Homework, procrastination and the teenage brain.

Homework, procrastination and the teenage brain.

Stop me if you’ve heard this one before…

It’s 10pm on a school night. You notice that instead of getting ready for bed, one of your kids is sitting in front of the family computer. It turns out they’re currently working on page 2 of a 10 page paper that happens to be due the next morning.

Or perhaps it’s a Friday afternoon. You’ve just picked your child up from school. On the drive home, she casually mentions a science fair project that is due on Monday. And you begin to realize your entire weekend is about to be rescheduled.

And then you ask them how long they’ve known about this assignment. And they say something like, “I don’t know. A few weeks, I guess.” And you find yourself wondering why your normally bright, smart and capable child would wait so long to start such a big project.

It turns out, your child’s lack of time management might have less to do with laziness or forgetfulness and more to do with how their adolescent brain is developing.

Complex cognitive tasks (like planning to complete a long-term or complicated school project) are primarily carried out in a part of the brain called the prefrontal cortex. This part of the brain begins rapidly developing during adolescence. It doesn’t reach full maturation until the early to mid-twenties.

What does all this mean? It means watching your teenager learn how to plan is a lot like watching your toddler learn how to walk. It is a process. And they probably won’t perfect it overnight.

This is why your child may do a great job of staying on top of their homework when it comes to routine assignments, but they get tripped up with larger projects.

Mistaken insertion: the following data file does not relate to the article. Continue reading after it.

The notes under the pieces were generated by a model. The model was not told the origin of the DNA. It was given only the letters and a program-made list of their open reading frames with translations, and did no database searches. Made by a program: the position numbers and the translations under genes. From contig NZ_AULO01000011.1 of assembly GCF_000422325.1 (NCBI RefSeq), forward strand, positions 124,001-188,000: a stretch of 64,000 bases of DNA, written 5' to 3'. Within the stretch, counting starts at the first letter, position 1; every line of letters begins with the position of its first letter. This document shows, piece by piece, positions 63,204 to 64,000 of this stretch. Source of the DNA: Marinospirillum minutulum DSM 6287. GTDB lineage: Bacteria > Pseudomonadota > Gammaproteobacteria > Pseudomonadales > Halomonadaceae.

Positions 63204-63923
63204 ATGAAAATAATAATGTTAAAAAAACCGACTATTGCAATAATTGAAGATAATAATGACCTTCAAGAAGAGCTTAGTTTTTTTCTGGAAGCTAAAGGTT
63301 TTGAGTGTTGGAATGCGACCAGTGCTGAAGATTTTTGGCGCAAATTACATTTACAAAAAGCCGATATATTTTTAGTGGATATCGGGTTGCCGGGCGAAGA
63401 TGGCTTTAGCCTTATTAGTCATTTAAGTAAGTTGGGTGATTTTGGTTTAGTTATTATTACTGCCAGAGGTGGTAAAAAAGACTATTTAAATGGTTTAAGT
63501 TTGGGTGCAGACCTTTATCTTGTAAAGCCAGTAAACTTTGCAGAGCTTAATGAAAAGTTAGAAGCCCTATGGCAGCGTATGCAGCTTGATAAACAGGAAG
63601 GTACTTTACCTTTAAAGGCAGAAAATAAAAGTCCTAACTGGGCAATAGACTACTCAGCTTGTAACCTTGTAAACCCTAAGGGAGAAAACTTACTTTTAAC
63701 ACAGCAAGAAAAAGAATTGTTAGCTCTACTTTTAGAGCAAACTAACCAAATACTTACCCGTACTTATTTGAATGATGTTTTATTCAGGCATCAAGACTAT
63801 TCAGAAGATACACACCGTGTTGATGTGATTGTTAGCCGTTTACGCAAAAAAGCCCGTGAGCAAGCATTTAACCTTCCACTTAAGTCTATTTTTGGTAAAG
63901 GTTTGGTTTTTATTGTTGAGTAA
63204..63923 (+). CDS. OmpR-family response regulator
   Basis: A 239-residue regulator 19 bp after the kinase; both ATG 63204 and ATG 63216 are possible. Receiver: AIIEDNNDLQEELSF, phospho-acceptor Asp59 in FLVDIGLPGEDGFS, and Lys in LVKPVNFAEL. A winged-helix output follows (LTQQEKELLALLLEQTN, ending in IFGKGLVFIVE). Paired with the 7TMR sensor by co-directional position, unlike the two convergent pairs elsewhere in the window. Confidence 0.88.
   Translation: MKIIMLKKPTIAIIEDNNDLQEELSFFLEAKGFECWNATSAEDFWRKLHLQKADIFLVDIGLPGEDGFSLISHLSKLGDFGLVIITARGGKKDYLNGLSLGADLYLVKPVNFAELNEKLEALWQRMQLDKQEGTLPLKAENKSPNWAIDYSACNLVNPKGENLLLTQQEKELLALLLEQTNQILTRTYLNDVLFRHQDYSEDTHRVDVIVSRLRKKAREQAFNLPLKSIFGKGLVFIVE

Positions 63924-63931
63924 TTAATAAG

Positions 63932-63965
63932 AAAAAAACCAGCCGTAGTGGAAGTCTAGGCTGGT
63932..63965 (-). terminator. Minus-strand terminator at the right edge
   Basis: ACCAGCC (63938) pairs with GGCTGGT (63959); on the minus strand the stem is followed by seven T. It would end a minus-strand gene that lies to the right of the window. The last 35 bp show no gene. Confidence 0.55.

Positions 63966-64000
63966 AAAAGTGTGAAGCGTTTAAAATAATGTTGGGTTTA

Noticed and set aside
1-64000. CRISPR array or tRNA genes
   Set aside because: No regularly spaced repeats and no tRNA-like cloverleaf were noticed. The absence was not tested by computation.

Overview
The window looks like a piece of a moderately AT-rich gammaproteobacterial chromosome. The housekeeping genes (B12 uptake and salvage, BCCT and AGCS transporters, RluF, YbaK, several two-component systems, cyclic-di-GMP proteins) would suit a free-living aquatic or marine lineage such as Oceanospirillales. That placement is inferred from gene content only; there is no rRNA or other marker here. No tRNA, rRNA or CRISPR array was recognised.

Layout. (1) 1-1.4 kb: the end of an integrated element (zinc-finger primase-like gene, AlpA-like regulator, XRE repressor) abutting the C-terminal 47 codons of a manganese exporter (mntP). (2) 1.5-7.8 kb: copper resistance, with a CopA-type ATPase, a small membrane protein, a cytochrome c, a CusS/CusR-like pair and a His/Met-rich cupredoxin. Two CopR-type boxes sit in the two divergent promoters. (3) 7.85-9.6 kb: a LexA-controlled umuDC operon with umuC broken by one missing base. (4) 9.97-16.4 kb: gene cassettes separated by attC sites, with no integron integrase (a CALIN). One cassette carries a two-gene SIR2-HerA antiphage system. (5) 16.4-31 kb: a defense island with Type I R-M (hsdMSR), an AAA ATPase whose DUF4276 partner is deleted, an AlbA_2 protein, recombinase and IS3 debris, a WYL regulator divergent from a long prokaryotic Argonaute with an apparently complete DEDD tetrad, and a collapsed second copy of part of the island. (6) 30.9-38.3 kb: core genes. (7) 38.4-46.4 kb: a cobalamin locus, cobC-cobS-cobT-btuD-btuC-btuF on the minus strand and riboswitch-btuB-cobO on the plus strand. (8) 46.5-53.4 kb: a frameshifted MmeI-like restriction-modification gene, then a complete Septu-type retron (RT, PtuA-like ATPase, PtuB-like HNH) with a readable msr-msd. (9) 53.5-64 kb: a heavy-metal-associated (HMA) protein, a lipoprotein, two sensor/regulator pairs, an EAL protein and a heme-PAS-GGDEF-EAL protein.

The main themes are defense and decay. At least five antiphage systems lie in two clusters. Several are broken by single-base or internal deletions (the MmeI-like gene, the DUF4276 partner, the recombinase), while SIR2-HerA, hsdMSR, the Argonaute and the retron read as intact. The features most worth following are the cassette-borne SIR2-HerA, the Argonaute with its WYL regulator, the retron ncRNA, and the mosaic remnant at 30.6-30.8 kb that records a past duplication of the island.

The good news is, there are some really effective ways that you can help your child with their prefrontal cortex development. And you might even make those dreaded homework conversations a little bit less awful along the way.

Here are two ways you can help your teenage child with their school planning:

  1. Hold regular planning meetings with them. If you’re finding out about the science fair experiment for the first time the day before it’s due, the battle is already lost. The trick is to get out in front of large homework assignments before they become a problem. I typically recommend holding a semester meeting, a monthly meeting, and then smaller weekly meetings as necessary. The idea here is not to manage your child’s schedule for them. The idea is to help them learn how to manage their own schedule. By going over the whole semester or month with them (including important family plans like weekend trips and holidays), you are teaching their developing minds how to look much further ahead than they are accustomed to.
  2. Hang a giant wall calendar in their room. I love my iPhone as much as the next guy, and I understand that many of our kids enjoy using the latest technology. But when it comes to helping adolescent minds develop, nothing is as effective as a giant paper or dry-erase wall calendar. The calendar creates what we call a “visual scaffold” for the child’s developing mind. By placing important dates like family trips, AP exams or football tryouts on the calendar, your child can learn how to internally visualize their semester schedule by actually seeing it.

And remember, none of this has to be boring. I’ve had parents who made it a point to always hold their semester and monthly meetings at a location that serves ice cream. Others have collaborated with their children over the wall calendar and used that as a jumping point to redecorate their entire bedroom together.

Eric McClerren, MS, CIT
Emcclerren @ growcounseling.com

Photo Credit: Public Domain



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